Each week, Baptist Women in Ministry introduces an amazing minister. This week we are thrilled to introduce Christy Foldenauer.

Christy, tell us about your ministry journey and the places and ways you have served and are serving.
I began in ministry as a lay-leader years ago, serving primarily in the area of worship leadership. However, as time passed, I began to feel a call to teach—and then to preach. As I grew into this part of God’s call on my life, I also felt called to seminary. I had such a wonderful experience at Baptist Theological Seminary in Richmond, where I began a degree with a pulpit supply ministry in mind. By the time I finished my MTS, it was clear that God was calling me to shepherd a specific flock as a pastor.

Phil Faig at Gayton Baptist Church was the first to extend me an opportunity to serve as vocational minister to adults. I joined Gayton as Discipleship Pastor in 2014, and served there for several years in this capacity. During that time, I began to sense a call to lead a church as a senior pastor, but I didn’t see the right opportunity as I explored openings in the area. Then, one day, as I was praying about what might be next, my phone rang! (Yes, it really is one of those stories!)

The call was from Tomahawk Baptist Church, and they were looking for a new senior pastor. My name had been given as someone they should consider. We began to talk, and by the second call, I remember thinking, “this is the place.” I felt a strong assurance that God was calling me to Tomahawk, and when they felt the same, I was overjoyed. I’ve been serving at Tomahawk since November of 2016, and I absolutely love the role of senior pastor.

What have been your greatest sources of joy in ministry?
My favorite part of ministering is what I call the “aha” moments—those moments when someone understands or sees something in a new way. Sometimes, “ahas” come while I am preaching, and I can see a face light up in recognition of a new idea. Sometimes, “ahas” come in private counseling sessions, where I am able to speak directly to a situation in someone’s life. Sometimes, “ahas” come when I am not around, and then I get the joy of hearing those stories. To me, this is what ministry is all about: helping others experience the joy of God’s Kingdom today, in the now.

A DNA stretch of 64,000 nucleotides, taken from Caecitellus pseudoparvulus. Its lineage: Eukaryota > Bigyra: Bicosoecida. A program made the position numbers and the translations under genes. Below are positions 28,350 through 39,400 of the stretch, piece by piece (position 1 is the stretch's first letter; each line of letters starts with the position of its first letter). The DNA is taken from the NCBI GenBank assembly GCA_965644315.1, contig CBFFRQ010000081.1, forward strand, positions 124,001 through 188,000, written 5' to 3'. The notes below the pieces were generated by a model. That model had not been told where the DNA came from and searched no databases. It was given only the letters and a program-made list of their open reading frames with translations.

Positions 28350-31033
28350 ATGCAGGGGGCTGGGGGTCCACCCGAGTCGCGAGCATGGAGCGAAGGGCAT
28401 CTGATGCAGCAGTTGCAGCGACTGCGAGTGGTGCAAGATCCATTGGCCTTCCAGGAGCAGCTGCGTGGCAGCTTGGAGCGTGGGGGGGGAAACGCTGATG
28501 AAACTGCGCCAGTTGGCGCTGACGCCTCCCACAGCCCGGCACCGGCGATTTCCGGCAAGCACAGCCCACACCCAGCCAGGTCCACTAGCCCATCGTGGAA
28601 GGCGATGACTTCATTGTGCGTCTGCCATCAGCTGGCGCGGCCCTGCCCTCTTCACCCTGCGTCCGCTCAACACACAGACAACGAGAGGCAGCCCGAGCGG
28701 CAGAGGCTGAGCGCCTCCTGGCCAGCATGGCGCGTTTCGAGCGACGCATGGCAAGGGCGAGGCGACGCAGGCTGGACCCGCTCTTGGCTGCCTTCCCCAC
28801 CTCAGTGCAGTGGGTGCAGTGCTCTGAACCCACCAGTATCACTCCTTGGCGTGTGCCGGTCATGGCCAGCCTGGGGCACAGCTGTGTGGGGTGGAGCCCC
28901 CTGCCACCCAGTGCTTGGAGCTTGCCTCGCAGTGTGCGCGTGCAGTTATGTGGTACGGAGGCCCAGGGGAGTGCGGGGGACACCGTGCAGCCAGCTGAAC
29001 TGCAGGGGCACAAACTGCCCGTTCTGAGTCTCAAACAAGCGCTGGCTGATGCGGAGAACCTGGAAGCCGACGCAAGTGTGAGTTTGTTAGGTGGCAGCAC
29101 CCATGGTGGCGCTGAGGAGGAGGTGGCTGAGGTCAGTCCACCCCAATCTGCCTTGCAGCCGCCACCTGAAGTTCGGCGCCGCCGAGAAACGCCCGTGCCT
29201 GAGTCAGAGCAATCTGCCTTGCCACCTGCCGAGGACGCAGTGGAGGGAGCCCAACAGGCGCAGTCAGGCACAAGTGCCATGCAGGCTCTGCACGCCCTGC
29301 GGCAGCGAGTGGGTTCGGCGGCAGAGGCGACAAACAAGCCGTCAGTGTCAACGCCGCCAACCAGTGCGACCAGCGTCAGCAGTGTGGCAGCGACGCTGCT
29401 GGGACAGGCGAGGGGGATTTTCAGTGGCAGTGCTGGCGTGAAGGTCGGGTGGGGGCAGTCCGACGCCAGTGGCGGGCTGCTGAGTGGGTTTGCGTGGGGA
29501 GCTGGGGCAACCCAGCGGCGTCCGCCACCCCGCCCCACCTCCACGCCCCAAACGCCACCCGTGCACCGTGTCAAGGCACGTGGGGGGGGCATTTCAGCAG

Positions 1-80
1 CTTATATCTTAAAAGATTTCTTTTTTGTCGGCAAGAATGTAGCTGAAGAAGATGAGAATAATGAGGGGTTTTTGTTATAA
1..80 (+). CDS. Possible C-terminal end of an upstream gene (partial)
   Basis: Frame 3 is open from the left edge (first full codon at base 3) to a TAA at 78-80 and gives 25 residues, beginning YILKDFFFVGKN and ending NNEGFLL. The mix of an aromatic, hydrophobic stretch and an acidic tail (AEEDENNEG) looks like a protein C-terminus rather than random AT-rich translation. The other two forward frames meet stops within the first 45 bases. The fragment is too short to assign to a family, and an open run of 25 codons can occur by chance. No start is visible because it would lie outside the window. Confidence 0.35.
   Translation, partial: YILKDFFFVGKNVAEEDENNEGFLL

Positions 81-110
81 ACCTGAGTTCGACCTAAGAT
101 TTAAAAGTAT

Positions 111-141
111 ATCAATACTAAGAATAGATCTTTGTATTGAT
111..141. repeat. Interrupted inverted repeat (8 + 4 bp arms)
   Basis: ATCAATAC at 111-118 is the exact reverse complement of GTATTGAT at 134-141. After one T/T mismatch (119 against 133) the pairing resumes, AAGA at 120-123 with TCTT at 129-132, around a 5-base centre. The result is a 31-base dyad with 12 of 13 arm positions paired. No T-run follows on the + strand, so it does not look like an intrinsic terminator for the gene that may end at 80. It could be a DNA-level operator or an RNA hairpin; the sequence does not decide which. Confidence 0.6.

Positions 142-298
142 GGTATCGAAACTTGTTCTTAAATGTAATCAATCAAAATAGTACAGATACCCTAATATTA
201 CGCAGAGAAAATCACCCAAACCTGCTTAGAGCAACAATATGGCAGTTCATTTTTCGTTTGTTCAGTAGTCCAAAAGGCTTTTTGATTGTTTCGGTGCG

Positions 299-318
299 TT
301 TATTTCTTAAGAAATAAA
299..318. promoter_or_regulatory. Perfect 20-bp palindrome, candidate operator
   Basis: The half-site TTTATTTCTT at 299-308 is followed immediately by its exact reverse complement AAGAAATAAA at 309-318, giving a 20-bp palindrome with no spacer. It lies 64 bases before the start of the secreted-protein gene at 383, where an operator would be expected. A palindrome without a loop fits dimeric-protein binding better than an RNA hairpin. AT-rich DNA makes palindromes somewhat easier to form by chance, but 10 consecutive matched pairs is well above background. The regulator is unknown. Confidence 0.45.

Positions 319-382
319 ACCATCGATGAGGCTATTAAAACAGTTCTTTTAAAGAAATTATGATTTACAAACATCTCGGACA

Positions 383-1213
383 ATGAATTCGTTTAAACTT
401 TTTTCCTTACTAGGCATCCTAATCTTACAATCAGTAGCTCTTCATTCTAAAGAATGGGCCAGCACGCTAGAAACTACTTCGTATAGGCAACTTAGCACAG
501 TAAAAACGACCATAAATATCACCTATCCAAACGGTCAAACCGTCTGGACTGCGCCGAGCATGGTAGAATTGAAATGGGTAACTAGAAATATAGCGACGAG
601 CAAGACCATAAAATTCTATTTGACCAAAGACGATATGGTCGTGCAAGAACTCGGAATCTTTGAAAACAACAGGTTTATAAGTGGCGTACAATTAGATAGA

What have been your greatest sources of challenge in ministry?
The first challenge was in finding the right place. I have never actually done that – the right places have found me. I believe that is God’s leading, and I am grateful for the way God has opened the right doors at the right times. Beth Moore once said something like this, “I never want to walk through a door I have to open for myself – it probably means I’m not ready for what is behind it.” Those words have really stayed with me. God has a way of bringing the right opportunities in the right time. I’m learning to trust God with each step of the journey – but that has been more difficult in some seasons, particularly where I felt underutilized in a role.

Now that I have this wonderful opportunity at Tomahawk, I’d say that leading change is never easy! I’m so grateful for several partners who will mentor me on a moment’s notice as I seek to faithfully lead Tomahawk to the place God is showing us. On my wall right now is a business model for ADKAR (a change management process I am working to employ), models for discipleship, and ideas about vision and necessary conditions as we seek to move forward into the next chapter here. This work is heavy! I take it home with me, because I’m all in here, and I want so much to see Tomahawk thrive. In this way, balance can be elusive. I’m focusing instead on rhythm – finding the ebb and flow of ministry life.

What advice would you give to a young woman just starting out in ministry?
Be true to your call. God gifted you in specific ways – believe that God can accomplish His purposes through your life. Have tenacity about pursuing what God lays on your heart! Listen for God’s voice and strive to please Him alone.

I’d also encourage women to find mentors – both women AND men – who are ahead of them and who will be honest with them about opportunities and challenges along the way. In my own ministry, there are definitely women who speak truth into my life. I’ve also found invaluable support through three male pastors from different church contexts whom I trust and can turn to for advice and direction. Each of these men helped me in different ways between Tomahawk’s first phone call to ask me to consider this opportunity and the actual call to come to Tomahawk and serve. I am so grateful to have both men and women cheering me on in ministry. Identify these people early on, and make this a two-way partnership: there are things you uniquely understand and skills you bring that you can use to help a mentor.